The Scoop

Dan’s Papers Literary Prize Books Now Online

Amid the fray of year-end lists celebrating the best of this and the best of that, bibliophiles are happily sharing their picks for Best Books of the Year in their many forms. Best Fiction Books. Best Picture Books. Best Works By Authors Born at Noon on February 29. In that spirit, we have a list of our own to share: Best Writing About Life in the Hamptons, Montauk and the North Fork by Residents and Visitors. The list contains two books. And we know the only place you can find them.

When the first annual Dan’s Papers $6,000 Literary Prize for Nonfiction was awarded at a ceremony that included Honorary Co-Chair and two-time Pulitzer Prize winner Robert Caro in August 2012—this is the first literary prize ever offered on the eastern end of Long Island for short literary nonfiction—it was also announced that all the submissions would be published in an online volume. We’ve doubled that. Exclusively at, we have collected every work accepted to the contest into two digital books: “Hamptons Review 2012” the full set of more than 400 stories, and “Hamptons Memories 2012,” a special collection of reminiscences about the East End.

Dan’s Papers has showcased artists on its covers for more than a quarter-century, and the inspiration for the Dan’s Papers Literary Prize came from a vision of doing the same thing for those practicing the art of the written word. A community whose renowned resident writers have included George Plimpton and John Steinbeck, Kurt Vonnegut and E.L. Doctorow and countless others, the Hamptons has long inspired outstanding writing and storytelling. As Barnes & Noble chairman Len Riggio said onstage during the Literary Prize awards gala and presentation at Guild Hall in East Hampton on that unforgettable August day, the writers who submitted stories to this contest did that longstanding tradition proud.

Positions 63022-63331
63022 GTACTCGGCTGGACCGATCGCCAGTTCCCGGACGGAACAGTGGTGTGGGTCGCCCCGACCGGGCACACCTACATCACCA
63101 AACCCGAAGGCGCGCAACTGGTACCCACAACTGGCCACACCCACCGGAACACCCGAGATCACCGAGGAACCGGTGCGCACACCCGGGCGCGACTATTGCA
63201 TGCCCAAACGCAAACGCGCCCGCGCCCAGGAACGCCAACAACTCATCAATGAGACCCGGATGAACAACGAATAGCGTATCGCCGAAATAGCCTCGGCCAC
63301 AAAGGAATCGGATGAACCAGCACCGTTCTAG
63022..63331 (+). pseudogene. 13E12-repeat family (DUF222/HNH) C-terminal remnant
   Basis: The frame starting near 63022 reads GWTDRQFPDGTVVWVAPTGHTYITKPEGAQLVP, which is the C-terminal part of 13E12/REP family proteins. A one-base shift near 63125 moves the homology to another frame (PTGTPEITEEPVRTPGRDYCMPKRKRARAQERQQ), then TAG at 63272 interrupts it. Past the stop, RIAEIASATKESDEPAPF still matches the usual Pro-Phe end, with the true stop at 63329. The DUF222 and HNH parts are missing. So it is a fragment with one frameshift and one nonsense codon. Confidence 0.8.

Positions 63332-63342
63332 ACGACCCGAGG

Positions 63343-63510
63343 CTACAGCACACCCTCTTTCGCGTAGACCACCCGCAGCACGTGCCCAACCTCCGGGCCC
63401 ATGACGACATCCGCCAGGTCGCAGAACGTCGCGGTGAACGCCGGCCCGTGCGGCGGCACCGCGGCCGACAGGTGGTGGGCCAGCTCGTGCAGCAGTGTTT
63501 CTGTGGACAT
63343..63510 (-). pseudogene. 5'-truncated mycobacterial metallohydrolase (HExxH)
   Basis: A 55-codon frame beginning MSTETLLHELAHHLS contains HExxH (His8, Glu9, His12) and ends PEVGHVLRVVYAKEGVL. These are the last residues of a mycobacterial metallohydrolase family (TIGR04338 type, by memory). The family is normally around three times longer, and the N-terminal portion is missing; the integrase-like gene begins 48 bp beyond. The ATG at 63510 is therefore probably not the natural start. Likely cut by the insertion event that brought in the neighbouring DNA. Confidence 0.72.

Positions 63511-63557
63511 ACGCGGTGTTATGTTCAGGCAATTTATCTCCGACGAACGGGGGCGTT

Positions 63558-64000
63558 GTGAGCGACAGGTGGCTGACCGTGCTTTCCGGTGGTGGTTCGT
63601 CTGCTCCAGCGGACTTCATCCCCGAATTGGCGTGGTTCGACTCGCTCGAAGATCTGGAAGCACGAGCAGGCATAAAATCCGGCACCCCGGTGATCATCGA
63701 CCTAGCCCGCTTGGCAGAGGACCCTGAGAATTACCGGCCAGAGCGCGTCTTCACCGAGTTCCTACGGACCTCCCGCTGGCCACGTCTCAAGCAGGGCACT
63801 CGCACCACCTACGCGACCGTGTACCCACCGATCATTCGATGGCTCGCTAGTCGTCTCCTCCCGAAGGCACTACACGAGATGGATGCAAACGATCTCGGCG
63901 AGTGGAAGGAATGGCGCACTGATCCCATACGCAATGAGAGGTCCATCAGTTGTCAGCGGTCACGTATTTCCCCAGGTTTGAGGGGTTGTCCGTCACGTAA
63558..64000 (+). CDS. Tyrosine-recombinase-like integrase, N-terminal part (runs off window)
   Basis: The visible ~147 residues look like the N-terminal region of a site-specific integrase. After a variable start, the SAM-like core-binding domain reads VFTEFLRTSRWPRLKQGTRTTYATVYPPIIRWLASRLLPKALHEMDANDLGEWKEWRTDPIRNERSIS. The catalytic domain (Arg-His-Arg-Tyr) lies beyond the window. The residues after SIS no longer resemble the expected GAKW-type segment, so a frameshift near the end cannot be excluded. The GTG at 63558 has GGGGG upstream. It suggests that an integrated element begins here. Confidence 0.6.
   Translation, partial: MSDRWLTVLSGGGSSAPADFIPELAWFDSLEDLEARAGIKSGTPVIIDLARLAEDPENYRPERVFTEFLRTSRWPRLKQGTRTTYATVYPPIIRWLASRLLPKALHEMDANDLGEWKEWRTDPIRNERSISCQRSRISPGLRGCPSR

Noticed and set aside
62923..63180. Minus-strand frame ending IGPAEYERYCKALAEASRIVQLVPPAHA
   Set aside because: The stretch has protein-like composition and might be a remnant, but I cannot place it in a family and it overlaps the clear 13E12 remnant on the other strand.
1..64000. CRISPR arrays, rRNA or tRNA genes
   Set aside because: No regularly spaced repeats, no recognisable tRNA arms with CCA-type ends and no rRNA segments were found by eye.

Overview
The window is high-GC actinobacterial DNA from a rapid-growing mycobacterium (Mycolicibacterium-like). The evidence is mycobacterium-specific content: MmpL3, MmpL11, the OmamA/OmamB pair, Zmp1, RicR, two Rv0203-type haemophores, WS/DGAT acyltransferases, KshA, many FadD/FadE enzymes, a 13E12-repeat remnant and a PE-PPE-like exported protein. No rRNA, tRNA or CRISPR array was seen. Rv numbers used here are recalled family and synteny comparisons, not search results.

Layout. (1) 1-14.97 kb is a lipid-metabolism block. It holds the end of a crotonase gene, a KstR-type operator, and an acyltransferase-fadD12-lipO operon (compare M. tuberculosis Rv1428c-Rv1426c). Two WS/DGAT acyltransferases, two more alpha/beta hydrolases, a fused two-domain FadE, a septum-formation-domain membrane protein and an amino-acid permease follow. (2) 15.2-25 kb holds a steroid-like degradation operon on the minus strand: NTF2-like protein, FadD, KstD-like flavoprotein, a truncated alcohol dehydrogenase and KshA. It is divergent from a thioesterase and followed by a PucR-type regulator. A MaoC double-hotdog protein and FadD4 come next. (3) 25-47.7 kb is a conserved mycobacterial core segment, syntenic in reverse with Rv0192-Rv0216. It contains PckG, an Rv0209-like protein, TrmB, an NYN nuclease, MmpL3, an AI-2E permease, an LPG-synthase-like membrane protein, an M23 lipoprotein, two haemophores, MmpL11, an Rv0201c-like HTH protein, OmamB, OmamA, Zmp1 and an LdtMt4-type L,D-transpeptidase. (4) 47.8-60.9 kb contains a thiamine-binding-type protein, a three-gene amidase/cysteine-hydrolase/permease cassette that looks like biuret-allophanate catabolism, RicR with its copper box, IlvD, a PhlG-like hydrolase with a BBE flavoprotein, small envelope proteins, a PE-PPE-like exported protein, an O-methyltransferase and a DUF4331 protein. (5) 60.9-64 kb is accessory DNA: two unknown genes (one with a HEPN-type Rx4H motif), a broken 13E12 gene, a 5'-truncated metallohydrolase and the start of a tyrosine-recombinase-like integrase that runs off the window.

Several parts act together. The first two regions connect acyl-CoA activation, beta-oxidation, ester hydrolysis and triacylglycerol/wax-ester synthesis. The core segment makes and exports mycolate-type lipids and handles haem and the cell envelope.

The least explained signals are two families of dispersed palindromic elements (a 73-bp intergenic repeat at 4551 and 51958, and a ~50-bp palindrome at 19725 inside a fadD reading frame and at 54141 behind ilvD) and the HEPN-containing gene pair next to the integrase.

“This contest has put an exclamation point on my notion of the genius of everyday people,” Riggio said. “Quite simply, the entries were awesome, and more than a pleasure to read. Many revealed a piece of our culture and natural habitat I quite frankly never knew existed.”

Since the inaugural contest was launched early in 2012, we’ve published various entries in the paper and right here at, sharing a selection that exemplifies the breadth of voices and styles that made the contest so special. You’ve read about celebrities and fishermen, about drives along the North Fork and perfect days at the beach. You’ve enjoyed the two second-prize essays—“Littoral Drifter” by Susan Cohen and “Waiting for the Ferry” by Jean Ely—and the grand prize winner, Magic Shirts by James K. Phillips.

And the response has been overwhelming, each story whetting readers’ appetites for more. But only the Literary Prize judging committee had the opportunity to read the full complement of entries (the judges for the first year competition were as follows: Martin Shepard of The Permanent Press, author Chris Knopf, radio personality Bonnie Grice, book reviewer Joan Baum, editor Elise D’Haene, and Jim Marquardt, the Chairman of Marquardt and Roche Advertising, along with Len Riggio). Only that select audience was able to experience everyone’s story…until now. Enjoy.

Visit to read both “Hamptons Review 2012” and “Hamptons Memories 2012.” In addition, you can watch video highlights of the awards ceremony and enjoy the reading of “Magic Shirts” by Emmy Award–winning broadcast journalist Pia Lindstrom. 

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